6 Best Practices for NLP Implementation

Recent advances in artificial intelligence and machine learning have made natural language processing so powerful that the latest models have outpaced human performance in current standard data sets.

In education, we’ve seen the use of NLP in many effective ways, from machine translation and helping students improve their writing skills, to enhancing learning experiences. For example, Google Translate helps make educational content useful to more students around the world. Duolingo uses artificial intelligence to determine how difficult language learning content is. Grammarly helps students with error-free writing, and TurnItIn helps teachers detect plagiarism. At Quizlet, we leverage ML and NLP to categorize written answers, generate questions, and make sense of our content, among other things.

Having spent most of my career advancing (or leading teams to advance) ML and NLP problem-solving for users and businesses, here are some guidelines I recommend keeping in mind when approaching NLP projects.

  1. I know your problem:
    For beginners who are starting with a machine learning problem, it is easy to get lost in theory and code. Ensure that you understand the problem and the hypotheses well by writing them down and performing an exploratory analysis of the data.
  2. Collect your data: The data you use to train and validate your NLP models is critical to their success and deserves you to take this step seriously, and think through creative solutions. For example, for our Subject Classifier training data, we used existing user-generated content that contains the subject names in the titles. (For example, we could indicate that the content titled “Photosynthesis Chapter 3” was about photosynthesis.) For other issues, we collected training data through human annotations or asking users. Some models like OpenAI’s GPT-3 only need a few data points to learn a task, but these come with tradeoffs.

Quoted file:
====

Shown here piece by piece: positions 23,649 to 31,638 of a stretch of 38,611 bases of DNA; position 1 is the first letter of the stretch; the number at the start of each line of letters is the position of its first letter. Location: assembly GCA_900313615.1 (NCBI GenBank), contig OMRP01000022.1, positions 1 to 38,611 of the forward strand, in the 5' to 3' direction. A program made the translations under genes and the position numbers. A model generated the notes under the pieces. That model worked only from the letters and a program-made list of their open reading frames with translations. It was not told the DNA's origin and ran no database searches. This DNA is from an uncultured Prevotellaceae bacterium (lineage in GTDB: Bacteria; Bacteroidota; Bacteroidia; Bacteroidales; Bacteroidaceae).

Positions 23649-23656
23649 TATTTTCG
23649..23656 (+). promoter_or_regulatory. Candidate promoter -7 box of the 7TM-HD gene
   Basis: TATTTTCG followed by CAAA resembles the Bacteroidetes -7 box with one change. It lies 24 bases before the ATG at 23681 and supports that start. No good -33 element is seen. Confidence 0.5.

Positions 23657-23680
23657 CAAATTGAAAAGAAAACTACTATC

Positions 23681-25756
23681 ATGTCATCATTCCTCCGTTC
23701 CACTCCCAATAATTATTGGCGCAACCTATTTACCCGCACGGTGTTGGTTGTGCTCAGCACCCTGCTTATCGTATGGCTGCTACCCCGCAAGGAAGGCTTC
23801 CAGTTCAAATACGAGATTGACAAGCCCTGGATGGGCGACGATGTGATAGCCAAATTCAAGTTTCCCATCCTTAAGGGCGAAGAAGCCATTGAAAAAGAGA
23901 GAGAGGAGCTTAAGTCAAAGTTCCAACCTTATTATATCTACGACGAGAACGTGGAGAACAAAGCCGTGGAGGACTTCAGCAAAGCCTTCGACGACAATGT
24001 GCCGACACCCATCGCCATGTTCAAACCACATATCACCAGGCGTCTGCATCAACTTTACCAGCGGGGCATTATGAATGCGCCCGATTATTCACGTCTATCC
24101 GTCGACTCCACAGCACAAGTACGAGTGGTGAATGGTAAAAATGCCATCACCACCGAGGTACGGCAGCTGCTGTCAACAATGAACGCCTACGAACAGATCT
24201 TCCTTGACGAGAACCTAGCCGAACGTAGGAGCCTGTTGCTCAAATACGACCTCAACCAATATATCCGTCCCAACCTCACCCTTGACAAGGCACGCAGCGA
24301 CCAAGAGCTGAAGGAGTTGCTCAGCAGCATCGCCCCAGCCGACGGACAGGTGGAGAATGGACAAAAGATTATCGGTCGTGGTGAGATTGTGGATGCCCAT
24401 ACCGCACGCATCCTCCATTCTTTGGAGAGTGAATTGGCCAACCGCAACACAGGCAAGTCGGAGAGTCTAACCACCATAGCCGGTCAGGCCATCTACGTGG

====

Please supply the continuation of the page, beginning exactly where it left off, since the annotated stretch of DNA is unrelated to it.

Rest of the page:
3. Sharing output examples: One of the best ways for others to understand exactly what you’re working on is to share examples of results. When we created Advanced Questions, the examples helped illustrate the value this new feature can bring to everyone and were critical to prioritizing the project in the product roadmap. Researching the results yourself also helps you come up with ideas on how to improve the algorithm.
  4. Agree on success metrics: In addition to sharing examples, measure and share overall performance. To estimate the quality of the algorithm, we often named a sample of hundreds of outputs. Agree on important metrics (eg false positives, coverage) and acceptable thresholds. For example, we built a semantic (“smart”) matrix to classify free-form text answers. We decided that we should aim to increase the coverage of correct correct answers while keeping “false corrections” below 3%.
  5. Start simple (if you can): Some problems don’t need a fancy algorithm. For example, our Definition Suggestion are just the most common definitions of a given word, which use a simple arithmetic function.
  6. Be vigilant: If creating content, be aware of biased and offensive/inaccurate content. All sophisticated NLP paradigms are trained on internet scripts, i.e. human behavior that can be problematic. We used OpenAI to create example sentences for language learning and had to use their content filter (and our own filter on top of that) to filter out potentially offensive content. It is also important to have firewalls and opportunities for users to provide feedback.

Neuro Linguistic Programming (NLP) has the potential to help improve the user experience and create new features that were not previously possible. There are many courses and technical resources to help you learn technology and tools, and these steps will help you take advantage of them in real-world settings.


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